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Minister Of Environment Won’t Sign Off On Increased Protection

Minister Of Environment Won’t Sign Off On Increased Protection

Published June 21, 2013

Progressive Party MP Sigurður Ingi Jóhannsson will not sign off on a proposal outlining increased environmental protection of Þjórsárver.
Sigurður Ingi, who acts as Minister for the Environment and Natural Resources and Minister of Fisheries and Agriculture, told reporters early this morning that he has received complaints from municipalities and a businessman about the scheduled increased environmental protection of the area, located between Hofsjökull and Sprengisandur, in central Iceland, RÚV reports.
Þjórsárver is an integral nesting spot for a large proportion of the world’s goose population, and has been protected by both the Environment Agency of Iceland and the Ramsar Convention since 1981. The Nature Conservation Strategy 2009 – 2013 calls for the originally protected 375 square kilometres to be extended to 1,563 square kilometres.
Landsvirkjun, the largest energy producer in Iceland, has been wanting for some time to dam the Þjórsárver area to build a reservoir to collect water during the winter. This would mean the loss of all vegetation due to it being submerged and the destruction of waterfalls along the Þjórsá river caused by decreased flow.
The last Progressive Party Minister of the Environment, Siv Friðleifsdóttir, is responsible for pushing through Landsvirkjun’s building of the Kárahnjúkar dam in East Iceland despite the Environmental Impact Assessment of the project concluding that the dam would have a significant negative environmental impact on the surrounding ecosystem.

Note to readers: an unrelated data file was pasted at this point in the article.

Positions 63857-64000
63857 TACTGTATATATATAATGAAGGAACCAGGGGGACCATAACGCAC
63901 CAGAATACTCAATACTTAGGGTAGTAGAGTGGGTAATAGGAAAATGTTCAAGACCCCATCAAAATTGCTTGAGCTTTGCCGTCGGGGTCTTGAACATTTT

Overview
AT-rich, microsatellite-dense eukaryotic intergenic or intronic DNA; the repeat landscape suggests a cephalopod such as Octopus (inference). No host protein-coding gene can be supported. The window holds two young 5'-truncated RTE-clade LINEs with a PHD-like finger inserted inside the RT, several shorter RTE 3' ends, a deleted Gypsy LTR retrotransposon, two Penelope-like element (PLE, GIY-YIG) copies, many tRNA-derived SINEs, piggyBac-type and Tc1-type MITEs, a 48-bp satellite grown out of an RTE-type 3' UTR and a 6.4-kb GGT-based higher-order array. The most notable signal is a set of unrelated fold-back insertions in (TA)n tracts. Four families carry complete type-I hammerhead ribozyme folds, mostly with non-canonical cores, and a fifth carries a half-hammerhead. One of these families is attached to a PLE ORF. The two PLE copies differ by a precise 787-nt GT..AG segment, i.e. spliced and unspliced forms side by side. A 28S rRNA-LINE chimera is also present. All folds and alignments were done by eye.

“We looked at the report and realised the impact very clearly at the time,” said Siv in March 2013. “We decided to allow the project to proceed on the basis of conditions that would mitigate the impact… We didn’t think the impact would be so great that it would overshadow the benefits of the project.”
The result of the construction of the Kárahnjúkar dam, Landsvrkjun-run power plant, and Alcoa-owned smelter has been the widespread deterioration of the Lagarfljót ecosystem and the loss of an estimated 80% of the trout population that had once flourished in the lake and its tributaries.
When asked by RÚV in March 2013 if news of the scale of the negative impact has changed her mind about pushing forward with the project being the right decision Siv replied “I believe this was the right decision.”



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